LONDON, ENGLAND—Excavations at the site of the new European Bloomberg headquarters have yielded 405 Roman writing tablets, 87 of which have been deciphered. According to a report in BBC News, this more than quadruples the number of known Roman writing tablets recovered in London. Romans would have used styluses to write on a layer of blackened beeswax covering such wooden tablets. The wax did not survive on these tablets, but some of the etchings went through the wax to mark the wood, which was preserved for nearly 2,000 years in the mud of the buried Walbrook River. Roger Tomlin, an expert in cursive Latin, deciphered and interpreted the writings with the help of digital photographic methods. The texts include the earliest-known reference to London, an alphabet thought to have been written as practice or to demonstrate literacy, and a financial document dated January 8, A.D. 57. Researchers from the Museum of London Archaeology say it is the earliest intrinsically dated document to have been found in the United Kingdom. For more on this site, go to "Roman London Underground."
JAMESTOWN, VIRGINIA—The Williamsburg Yorktown Daily reports that archaeologists from the Jamestown Rediscovery Project are excavating the well found within the cellar that had been built by the colonists just outside the perimeter of the original James Fort structure. The team expected the well to have been filled with trash, like other old, brackish wells at James Fort. This well, however, was filled with clay. Senior staff archaeologist Mary Anna Richardson thinks that when the colonists expanded the cellar after the winter of 1609-1610, they put the clay they dug up into the well. Because the well had been located inside and down a flight of stairs, it may have been an inconvenient trash pit. “An absence of artifacts is actually a key part of the story,” added senior staff archaeologist Danny Schmidt. The bottom layer of the well may hold artifacts from the time when the well was in use. For more, go to "Jamestown’s VIPs," which was one of ARCHAEOLOGY's Top Ten Discoveries of 2015.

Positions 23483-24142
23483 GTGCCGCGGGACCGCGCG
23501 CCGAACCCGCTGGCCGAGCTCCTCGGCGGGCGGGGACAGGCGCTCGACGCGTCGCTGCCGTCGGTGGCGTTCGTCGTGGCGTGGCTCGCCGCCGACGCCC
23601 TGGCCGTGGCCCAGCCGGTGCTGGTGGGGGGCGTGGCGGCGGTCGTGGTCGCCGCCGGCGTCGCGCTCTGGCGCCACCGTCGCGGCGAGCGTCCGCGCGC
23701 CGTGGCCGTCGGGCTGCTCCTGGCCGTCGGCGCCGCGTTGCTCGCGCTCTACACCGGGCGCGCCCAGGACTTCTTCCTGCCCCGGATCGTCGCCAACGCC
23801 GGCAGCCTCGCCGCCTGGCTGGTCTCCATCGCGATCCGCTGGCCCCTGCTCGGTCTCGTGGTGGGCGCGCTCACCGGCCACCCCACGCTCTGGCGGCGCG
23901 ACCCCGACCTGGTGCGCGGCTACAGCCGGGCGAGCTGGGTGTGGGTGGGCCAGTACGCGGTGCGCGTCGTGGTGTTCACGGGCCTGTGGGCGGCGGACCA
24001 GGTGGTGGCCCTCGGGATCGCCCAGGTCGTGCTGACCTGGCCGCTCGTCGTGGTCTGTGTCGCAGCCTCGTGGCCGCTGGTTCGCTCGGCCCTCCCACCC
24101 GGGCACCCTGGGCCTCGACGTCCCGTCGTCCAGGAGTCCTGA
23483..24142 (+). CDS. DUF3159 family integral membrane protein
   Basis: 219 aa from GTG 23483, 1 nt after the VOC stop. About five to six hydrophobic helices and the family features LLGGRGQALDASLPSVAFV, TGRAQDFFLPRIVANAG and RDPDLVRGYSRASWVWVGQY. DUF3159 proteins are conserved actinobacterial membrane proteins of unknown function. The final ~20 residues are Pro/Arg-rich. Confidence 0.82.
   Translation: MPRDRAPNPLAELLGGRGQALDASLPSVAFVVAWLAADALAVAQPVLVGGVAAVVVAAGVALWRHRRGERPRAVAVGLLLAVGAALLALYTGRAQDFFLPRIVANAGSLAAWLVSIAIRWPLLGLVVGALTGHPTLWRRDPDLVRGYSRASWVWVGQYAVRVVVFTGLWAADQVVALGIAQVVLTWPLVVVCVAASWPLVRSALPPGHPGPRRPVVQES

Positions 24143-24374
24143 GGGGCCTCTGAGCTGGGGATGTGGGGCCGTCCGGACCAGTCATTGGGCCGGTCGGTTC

ISLE OF WIGHT, ENGLAND—Last year, two brothers discovered a set of human remains in the silt on Fishbourne Beach at low tide. The skeleton was lying on its left-hand side with its arms against its chest and legs bent. No clothing or other objects were found. According to On the Wight, local officials decided to recover as many of the bones as possible before the tide came in. A postmortem conducted by pathologist Basil Purdue concluded that the bones were ancient and belonged to a woman whose upper left arm bone and left collarbone were shorter than those on the right side of her body. She may have had a congenital deformity, or perhaps had suffered from a stroke that caused muscle wasting in the years before her death. Radiocarbon dating revealed the remains were nearly 2,000 years old. Barrister Caroline Sumeray explained that the remains will be housed at the Isle of Wight Museum. “They will be appropriately and ethically stored and recorded as per national guidelines for the treatment of human remains,” she said. To read about other finds from the same period, go to "Letter from Wales: Hillforts of the Iron Age."
DEVON, ENGLAND—According to a report in The Exeter Express and Echo, the Stover Canal, completed in 1794, was used to transport ball clay for making pottery from pits in the Bovey Basin to the port at Teignmouth for distribution. For the first time, a team of volunteers led by archaeologist Phil Newman of the Stover Canal Trust has excavated the remains of a 200-year-old canal barge at Ventiford Basin, in an upper section of the canal. By 1820, the canal was also used to transport granite from local quarries to the docks. Part of the journey was conducted on an unusual tramway made of granite blocks. Archaeologists have uncovered a section of the tramway, measuring more than 87 yards long, near the canal. “Although long and impressive sections of the tramroad survive in situ within Dartmoor National Park, until now it had been believed that the track was lost completely between Bovey Tracey and the head of the canal,” Newman said. “However, this amazing find, which represents three sidings off the main route, provides the only significant surviving section outside the national park.” To read about another find in the same area, go to "Seaton Down Hoard," which was one of ARCHAEOLOGY's Top 10 Discoveries of 2014.